Police raids almost became a regular part of the weekly schedule for the Hungry Duck during the late 1990’s. Within two months, two of the largest police raids occurred in the Hungry Duck. The first one involved three busloads of armed police and paramilitary forces, from every department within Russian bureaucracy. 52 police officers being enlisted just to raid the single bar in one night. The second raid came a month later, when 79 customers were arrested under suspicion of narcotics. The large number of arrests was due to a Russian law allowing police to detain any individual who appeared under the influence of drugs. All 79 customers apprehended were subsequently released without charge, but the governmental pressure took a toll on the business.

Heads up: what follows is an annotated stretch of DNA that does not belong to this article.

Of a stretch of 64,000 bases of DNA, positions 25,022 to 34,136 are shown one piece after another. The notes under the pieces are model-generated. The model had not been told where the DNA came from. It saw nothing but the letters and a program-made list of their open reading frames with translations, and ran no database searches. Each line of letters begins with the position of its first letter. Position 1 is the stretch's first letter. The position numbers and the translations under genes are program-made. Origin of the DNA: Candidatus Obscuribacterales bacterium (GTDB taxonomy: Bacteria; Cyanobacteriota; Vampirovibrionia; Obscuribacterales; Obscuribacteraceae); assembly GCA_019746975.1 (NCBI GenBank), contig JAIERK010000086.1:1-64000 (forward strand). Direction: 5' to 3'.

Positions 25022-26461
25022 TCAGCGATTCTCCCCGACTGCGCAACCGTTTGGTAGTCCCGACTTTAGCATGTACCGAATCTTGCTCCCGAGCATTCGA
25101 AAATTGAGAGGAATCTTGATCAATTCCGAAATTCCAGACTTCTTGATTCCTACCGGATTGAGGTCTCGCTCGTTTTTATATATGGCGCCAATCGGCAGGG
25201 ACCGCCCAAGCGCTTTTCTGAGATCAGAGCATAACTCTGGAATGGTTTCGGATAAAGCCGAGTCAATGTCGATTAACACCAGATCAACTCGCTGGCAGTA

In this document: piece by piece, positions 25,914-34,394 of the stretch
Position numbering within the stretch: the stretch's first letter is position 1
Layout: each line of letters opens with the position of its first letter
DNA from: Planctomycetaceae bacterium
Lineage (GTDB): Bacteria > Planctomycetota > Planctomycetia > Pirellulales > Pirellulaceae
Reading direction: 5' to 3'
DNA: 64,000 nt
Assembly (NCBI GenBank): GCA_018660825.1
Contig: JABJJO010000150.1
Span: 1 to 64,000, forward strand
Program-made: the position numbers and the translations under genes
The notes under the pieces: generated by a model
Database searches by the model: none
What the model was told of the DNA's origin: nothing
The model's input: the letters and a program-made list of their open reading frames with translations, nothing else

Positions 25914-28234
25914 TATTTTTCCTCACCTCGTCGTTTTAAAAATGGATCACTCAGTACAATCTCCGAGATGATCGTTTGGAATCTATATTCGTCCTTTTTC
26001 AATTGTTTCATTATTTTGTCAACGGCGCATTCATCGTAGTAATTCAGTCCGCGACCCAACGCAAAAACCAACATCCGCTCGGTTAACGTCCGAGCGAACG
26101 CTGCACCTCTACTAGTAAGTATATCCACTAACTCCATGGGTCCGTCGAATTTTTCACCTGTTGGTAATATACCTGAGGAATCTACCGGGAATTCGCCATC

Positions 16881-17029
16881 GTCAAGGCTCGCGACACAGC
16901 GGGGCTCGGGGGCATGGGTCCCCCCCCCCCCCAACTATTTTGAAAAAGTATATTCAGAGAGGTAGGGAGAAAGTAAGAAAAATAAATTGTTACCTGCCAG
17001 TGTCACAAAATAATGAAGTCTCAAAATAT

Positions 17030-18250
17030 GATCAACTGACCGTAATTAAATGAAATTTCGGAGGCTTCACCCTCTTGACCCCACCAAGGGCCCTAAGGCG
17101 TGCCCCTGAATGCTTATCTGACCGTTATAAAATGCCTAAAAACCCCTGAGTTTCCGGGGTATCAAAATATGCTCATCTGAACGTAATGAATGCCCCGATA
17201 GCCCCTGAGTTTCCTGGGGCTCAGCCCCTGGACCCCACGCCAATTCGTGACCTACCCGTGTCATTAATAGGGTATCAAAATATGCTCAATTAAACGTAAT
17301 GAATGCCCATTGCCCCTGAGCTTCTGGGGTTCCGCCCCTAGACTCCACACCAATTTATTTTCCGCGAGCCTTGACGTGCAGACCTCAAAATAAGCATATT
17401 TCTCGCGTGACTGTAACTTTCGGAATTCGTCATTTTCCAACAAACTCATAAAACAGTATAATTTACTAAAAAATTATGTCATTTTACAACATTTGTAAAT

Eventually things became too hot to handle. Immigration services were being contacted to revoke Doug Steele’s visa, the Moscow City Prosecutor charged the Hungry Duck with ‘Violating the Morality of Russian Youth’ . An archaic law that used to read ‘Soviet’ rather than ‘Russian’’, but it succeeded nevertheless.
Despite Doug Steele’s attempts to open the Hungry Duck at a venue elsewhere, his hopes were shot down. With the venue so vehemently vilified in government and the media, no one was willing to risk it.
So the coming of the new millennium washed away the unbridled frivolity of the Hungry Duck. This venue was truly one-of-a-kind. Only in Yeltsin-era Moscow, with youths throwing off the oppressive yoke of conservatism, was such a feat possible and the mayhem and parties that occurred there can only live on now in the memories of ex-customers.
Photo Credit : Duckholio